Anton (Toni) Aron
(1858 ili 1859 – 1920)
Croatian Peasant Leading His Blind Daughter, 1888
oil on canvas
137.8x101.2 cm

Anton Aron was born in Osijek where he spent his childhood, while he began his art education at the Festőművészeti Akadémia in Budapest, which he then continued at the Königliche Bayrische Akademie der bildenden Künste in Munich. In Munich, he studied painting intermittently between 1877–1878 and 1881–1883. Aron will remain living in Germany – in Munich and Leipzig, where he will mostly paint portraits, genre-scenes and still lifes. However, the painter is indirectly present in Croatia throughout this time – specifically, in Osijek and Zagreb, where he exhibited works related to our region.
Aron’s painting is characterised by a deep understanding of the painting métier, as a result of his education at the Munich Academy. His paintings have a predominantly dark gallery tone with many additional umber earthen colours and a solid modelling based on confident drawing and precise realistic observation. His work is occasionally executed routinely. At times there is also an affectation in composing the genre-scene that he creates in multiple variants. Such is the motif of a blind young woman being led by her elderly father that he repeats several times. He found this motif particularly interesting because it enabled a kind of escape into Orientalism by painting folk costumes which was typical of painting at the time. The costumes on the figures will vary, and they will sometimes be Croatian, sometimes Hungarian, and most often an incoherent sum of different folklore elements.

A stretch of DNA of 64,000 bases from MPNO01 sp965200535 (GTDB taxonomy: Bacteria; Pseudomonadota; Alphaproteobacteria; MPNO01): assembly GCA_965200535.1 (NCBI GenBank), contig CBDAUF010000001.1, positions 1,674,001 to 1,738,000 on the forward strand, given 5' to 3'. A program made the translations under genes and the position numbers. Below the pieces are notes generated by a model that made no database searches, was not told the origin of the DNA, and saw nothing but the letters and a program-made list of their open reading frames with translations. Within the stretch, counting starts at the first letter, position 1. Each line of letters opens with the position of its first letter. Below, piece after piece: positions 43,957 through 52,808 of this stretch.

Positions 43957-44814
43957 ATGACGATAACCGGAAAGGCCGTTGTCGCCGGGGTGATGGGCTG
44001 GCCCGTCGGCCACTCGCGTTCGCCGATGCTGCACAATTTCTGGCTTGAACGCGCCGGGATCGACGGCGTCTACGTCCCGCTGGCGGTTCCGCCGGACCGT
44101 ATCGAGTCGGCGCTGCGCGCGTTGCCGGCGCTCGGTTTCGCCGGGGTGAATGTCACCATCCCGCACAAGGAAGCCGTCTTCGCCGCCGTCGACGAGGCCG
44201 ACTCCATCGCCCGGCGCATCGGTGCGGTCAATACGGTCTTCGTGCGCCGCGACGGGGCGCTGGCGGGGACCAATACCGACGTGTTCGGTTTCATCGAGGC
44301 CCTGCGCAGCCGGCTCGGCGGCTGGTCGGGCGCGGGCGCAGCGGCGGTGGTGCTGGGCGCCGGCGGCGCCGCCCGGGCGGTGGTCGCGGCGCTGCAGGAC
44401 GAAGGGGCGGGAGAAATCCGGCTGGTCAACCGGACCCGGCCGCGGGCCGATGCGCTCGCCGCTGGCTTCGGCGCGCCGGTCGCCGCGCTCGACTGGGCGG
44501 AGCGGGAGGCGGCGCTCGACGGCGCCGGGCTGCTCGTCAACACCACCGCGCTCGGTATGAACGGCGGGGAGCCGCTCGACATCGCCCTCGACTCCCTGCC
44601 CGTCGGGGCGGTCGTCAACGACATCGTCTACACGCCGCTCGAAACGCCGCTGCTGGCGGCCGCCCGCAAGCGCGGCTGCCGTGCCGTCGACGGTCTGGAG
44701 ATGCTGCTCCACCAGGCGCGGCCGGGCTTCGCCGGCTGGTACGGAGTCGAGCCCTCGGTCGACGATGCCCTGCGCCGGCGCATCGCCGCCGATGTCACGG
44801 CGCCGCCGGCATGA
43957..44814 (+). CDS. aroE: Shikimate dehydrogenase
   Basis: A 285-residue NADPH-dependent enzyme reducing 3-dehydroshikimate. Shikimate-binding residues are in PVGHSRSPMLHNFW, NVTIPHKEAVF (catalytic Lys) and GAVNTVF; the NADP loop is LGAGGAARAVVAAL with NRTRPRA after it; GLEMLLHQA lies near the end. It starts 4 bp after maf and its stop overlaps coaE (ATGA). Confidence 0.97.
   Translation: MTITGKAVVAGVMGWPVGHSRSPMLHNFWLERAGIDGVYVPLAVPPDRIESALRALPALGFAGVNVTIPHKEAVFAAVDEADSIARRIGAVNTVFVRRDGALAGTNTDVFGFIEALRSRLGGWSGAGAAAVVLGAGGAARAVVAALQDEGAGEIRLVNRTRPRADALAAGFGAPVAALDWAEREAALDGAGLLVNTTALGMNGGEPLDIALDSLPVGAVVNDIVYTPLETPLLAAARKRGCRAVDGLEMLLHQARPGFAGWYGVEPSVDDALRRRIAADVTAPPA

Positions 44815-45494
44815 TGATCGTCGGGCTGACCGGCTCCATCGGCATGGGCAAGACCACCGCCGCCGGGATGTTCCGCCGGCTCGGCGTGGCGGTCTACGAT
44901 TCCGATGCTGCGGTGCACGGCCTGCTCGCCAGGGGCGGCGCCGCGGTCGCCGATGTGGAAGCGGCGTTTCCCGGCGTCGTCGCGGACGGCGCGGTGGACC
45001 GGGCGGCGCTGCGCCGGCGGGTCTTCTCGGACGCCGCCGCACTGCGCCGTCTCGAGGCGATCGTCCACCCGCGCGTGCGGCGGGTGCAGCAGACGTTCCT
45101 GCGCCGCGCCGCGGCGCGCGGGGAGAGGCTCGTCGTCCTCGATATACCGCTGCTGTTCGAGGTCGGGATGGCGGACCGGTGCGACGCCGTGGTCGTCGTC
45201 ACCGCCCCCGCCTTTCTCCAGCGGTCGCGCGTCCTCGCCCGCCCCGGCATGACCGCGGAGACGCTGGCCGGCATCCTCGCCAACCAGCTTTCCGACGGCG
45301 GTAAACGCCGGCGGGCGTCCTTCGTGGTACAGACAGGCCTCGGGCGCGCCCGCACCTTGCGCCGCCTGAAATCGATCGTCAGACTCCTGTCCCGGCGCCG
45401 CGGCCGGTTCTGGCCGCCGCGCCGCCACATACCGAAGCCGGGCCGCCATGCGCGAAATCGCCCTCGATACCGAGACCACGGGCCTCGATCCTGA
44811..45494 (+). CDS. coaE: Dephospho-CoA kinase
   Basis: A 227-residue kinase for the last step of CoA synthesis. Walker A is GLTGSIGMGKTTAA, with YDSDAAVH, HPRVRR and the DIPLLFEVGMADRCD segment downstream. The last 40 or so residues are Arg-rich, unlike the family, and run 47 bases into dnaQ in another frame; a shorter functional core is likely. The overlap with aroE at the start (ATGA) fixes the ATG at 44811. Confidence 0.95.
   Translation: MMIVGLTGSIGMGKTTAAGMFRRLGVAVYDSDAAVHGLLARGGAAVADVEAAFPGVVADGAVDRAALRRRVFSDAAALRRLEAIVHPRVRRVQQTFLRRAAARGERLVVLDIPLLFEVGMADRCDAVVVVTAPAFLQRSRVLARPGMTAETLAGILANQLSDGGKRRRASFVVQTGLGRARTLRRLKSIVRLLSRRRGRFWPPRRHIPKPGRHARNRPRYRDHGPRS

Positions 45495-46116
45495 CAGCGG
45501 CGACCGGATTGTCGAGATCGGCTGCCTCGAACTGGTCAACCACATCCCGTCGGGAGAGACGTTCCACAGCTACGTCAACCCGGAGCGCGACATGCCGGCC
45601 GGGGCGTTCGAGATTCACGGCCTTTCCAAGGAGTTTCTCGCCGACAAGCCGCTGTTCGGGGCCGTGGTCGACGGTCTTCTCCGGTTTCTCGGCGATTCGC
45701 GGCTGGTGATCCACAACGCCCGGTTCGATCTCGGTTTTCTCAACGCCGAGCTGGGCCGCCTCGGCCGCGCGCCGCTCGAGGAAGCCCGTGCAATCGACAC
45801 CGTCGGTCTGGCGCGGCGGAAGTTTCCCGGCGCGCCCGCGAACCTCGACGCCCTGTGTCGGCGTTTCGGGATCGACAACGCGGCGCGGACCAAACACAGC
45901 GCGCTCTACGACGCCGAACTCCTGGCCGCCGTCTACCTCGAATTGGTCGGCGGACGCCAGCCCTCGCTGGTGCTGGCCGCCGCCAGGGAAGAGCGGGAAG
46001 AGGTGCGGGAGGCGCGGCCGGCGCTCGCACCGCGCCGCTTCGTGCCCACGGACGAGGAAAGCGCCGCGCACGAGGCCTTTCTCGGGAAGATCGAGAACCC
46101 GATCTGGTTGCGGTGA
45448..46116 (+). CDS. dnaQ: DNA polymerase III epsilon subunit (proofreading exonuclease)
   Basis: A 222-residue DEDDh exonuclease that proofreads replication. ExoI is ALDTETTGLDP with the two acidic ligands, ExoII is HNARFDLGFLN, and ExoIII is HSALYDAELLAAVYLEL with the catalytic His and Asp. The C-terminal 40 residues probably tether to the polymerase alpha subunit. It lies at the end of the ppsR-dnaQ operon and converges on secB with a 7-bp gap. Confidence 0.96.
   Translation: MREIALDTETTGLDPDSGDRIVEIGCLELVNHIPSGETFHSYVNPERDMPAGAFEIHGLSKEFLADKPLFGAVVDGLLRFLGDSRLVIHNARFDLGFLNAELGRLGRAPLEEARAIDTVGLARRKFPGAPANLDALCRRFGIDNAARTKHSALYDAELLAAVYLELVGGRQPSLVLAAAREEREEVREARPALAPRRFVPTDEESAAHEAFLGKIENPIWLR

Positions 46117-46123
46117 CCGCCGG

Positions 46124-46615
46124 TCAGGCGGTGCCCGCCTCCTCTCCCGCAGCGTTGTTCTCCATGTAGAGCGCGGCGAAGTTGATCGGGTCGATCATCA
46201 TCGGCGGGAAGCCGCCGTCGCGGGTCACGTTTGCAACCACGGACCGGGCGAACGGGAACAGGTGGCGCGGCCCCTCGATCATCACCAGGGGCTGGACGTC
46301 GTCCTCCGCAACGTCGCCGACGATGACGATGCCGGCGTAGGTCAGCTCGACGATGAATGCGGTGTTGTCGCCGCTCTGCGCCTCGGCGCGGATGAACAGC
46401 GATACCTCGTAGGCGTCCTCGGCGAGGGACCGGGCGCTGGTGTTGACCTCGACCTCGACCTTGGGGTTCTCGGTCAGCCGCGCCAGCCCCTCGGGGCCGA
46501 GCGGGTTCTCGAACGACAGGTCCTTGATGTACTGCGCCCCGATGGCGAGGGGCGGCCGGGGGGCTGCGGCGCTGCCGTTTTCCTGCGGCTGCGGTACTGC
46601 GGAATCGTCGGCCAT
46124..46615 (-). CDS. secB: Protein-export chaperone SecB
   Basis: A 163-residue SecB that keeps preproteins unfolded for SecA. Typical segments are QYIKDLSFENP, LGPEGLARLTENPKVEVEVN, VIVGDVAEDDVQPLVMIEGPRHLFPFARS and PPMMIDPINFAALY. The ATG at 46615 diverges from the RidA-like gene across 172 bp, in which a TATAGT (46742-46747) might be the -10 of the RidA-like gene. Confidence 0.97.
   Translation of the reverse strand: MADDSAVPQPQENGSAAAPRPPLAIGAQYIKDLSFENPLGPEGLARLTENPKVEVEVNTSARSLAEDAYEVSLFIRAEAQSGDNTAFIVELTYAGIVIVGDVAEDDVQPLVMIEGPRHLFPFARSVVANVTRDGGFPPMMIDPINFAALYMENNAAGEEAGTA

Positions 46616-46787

The museum painting Croatian Peasant Leading His Blind Daughter from 1888 is one of several paintings by Aron with a similar motif – a young woman with her eyes closed being accompanied by an older man. The characters emerge from a dark background, with somewhat artificial gestures. Both figures are in folk costumes, which the painter will use to portray the details in a realistic and precise manner. The costumes were probably painted from memory because different ethnographic elements form a heterogenous whole. The luminous flesh tones of the girl’s face and hands is in contrast with the heavy clothing. The entire scene displays the artist’s enviable painting métier.

Text: Dajana Vlaisavljević, museum advisor of the National Museum of Modern Art © National Museum of Modern Art, Zagreb 2022
Translated by: Robertina Tomić
Photo: Goran Vranić © National Museum of Modern Art, Zagreb 2022

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